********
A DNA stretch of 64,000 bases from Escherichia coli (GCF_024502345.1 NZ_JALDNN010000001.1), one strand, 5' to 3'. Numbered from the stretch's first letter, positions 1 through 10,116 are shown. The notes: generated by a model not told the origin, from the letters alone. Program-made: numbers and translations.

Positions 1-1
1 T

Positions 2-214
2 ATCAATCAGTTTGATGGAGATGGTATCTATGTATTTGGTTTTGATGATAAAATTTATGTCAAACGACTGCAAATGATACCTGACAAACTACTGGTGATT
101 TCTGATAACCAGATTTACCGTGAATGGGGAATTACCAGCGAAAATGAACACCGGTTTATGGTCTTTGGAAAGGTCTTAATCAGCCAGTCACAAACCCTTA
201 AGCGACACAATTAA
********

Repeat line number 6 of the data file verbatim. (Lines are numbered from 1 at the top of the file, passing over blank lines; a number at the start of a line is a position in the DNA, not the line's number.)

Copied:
101 TCTGATAACCAGATTTACCGTGAATGGGGAATTACCAGCGAAAATGAACACCGGTTTATGGTCTTTGGAAAGGTCTTAATCAGCCAGTCACAAACCCTTA